In statistical terms, the chances of a health-care worker transmitting AIDS to a patient have to be rated as infinitesimal. Indeed, there is but one reported case -- that of a woman in Florida who contracted the fatal disease from her dentist.
But statistics will be of little comfort to the estimated 1,800 women who were operated on for breast cancer by Dr. Rudolph Almaraz at Johns Hopkins Hospital over a six-year period. Those women, who already live with the statistical probabilities of cancer, must now add the statistical probabilities of AIDS to their anxieties.
But in its larger implications this case reaches beyond just the 1,800 patients who placed their lives and bodies in Dr. Almaraz's hands. Inevitably the case will raise new anxieties among all hospital patients that they may contract AIDS while undergoing treatment. Inevitably, also, the case raises new questions about AIDS-testing for those who work in hospitals. The 1,800 former patients of Dr. Almaraz who are now being offered AIDS tests will ask: Why was not one doctor tested earlier rather than 1,800 patients later?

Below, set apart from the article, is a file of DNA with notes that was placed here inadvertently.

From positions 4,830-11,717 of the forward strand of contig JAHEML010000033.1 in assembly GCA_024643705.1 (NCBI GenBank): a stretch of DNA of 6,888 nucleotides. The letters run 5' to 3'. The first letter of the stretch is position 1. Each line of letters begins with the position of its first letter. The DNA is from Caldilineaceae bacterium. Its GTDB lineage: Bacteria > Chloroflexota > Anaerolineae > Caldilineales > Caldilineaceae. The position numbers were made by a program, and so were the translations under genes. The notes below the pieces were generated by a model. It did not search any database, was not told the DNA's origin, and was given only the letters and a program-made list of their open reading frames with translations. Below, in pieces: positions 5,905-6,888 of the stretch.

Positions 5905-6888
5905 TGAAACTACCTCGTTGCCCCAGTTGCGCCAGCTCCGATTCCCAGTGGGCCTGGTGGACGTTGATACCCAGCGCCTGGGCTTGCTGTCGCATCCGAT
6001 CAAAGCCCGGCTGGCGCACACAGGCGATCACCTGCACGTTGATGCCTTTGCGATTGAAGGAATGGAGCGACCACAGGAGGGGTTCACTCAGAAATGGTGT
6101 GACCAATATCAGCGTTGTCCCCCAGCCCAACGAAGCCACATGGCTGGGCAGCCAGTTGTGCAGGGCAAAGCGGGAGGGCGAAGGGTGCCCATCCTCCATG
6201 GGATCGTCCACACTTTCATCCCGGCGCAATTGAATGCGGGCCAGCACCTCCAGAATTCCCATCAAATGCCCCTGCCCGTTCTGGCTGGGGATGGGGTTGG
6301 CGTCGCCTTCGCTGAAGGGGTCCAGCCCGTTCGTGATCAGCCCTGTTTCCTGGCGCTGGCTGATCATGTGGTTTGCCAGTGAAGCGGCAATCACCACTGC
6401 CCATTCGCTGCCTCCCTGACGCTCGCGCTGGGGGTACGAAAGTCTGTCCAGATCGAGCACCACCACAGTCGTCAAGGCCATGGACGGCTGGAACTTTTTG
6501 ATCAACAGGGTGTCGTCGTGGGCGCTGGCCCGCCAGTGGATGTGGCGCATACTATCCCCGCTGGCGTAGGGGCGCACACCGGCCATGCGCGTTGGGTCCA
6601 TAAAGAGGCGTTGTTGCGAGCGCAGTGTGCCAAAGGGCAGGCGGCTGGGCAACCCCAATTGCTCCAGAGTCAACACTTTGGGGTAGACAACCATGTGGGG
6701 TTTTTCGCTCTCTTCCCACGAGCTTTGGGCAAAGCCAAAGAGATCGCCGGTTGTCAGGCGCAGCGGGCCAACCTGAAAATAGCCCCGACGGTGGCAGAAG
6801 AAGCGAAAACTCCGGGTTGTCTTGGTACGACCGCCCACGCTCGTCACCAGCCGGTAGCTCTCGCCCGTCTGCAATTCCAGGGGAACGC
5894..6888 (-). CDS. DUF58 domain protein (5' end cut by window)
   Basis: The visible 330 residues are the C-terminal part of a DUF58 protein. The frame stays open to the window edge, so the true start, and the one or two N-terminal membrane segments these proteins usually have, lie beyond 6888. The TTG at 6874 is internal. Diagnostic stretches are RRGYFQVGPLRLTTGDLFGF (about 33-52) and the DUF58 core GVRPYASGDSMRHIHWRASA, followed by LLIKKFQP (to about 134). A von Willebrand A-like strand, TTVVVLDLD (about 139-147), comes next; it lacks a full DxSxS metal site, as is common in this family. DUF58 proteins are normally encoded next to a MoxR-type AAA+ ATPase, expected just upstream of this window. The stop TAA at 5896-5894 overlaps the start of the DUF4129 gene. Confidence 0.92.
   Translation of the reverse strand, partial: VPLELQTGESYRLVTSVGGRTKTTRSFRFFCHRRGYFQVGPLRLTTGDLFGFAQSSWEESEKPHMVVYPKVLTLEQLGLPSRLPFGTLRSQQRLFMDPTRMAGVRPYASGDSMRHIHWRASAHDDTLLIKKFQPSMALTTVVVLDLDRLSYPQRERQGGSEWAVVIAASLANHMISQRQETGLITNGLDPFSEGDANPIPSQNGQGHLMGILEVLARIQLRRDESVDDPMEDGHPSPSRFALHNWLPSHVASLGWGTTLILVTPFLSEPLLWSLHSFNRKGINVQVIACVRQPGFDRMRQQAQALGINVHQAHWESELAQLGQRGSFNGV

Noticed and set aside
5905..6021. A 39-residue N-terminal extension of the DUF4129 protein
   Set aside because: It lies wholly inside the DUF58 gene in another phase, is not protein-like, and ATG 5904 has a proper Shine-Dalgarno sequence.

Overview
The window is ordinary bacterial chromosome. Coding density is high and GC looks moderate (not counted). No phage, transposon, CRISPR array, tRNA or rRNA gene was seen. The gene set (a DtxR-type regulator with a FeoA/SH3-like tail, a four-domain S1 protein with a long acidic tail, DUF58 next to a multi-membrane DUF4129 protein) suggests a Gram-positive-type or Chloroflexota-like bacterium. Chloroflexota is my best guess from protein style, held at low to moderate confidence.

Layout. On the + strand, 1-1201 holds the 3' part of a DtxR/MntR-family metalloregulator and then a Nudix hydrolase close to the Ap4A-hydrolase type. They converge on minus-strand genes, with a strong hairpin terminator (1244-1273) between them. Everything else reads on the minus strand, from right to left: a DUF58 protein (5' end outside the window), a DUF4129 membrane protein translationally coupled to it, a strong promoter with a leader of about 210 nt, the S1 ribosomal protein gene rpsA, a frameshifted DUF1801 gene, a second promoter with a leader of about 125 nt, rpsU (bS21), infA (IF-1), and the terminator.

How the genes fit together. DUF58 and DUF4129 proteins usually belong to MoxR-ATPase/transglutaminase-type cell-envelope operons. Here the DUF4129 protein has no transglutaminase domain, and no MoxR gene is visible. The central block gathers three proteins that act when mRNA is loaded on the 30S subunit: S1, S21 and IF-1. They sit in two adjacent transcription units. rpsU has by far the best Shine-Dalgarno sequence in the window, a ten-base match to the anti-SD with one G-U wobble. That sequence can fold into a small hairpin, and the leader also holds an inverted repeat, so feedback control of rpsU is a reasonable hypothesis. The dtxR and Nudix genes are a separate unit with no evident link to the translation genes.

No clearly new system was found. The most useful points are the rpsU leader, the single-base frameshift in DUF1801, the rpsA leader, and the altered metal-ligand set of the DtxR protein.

It's a reasonable question. After all, no one questioned whether food-service workers, when tuberculosis was rampant, could be required to undergo tests for that disease. Today, there is a general consensus that persons in whom we routinely entrust our safety -- airline pilots and train engineers, for example -- can be required to undergo periodic testing for drug and alcohol abuse.
Yet AIDS testing for health-care workers -- and, for that matter, patients as well -- remains highly controversial.
Surely there is room here for compromise which would reassure a shaken public that the curing process does not become a killing process. One possibility: Health-care workers whose jobs involve any bodily contact might voluntarily undergo periodic screening for AIDS infection -- much as blood donors now do. After all, the health care workers themselves might be reassured by such procedures, since their risk, statistically speaking, is far greater than patients' risks. With voluntary procedures in place, patients could be discreetly reassured, on routine forms that must be completed, that they are in an AIDS-free environment.
We can rest assured that if there are many more publicized cases like that of Dr. Almaraz or the dentist in Florida, there will be a public clamor for mandatory testing.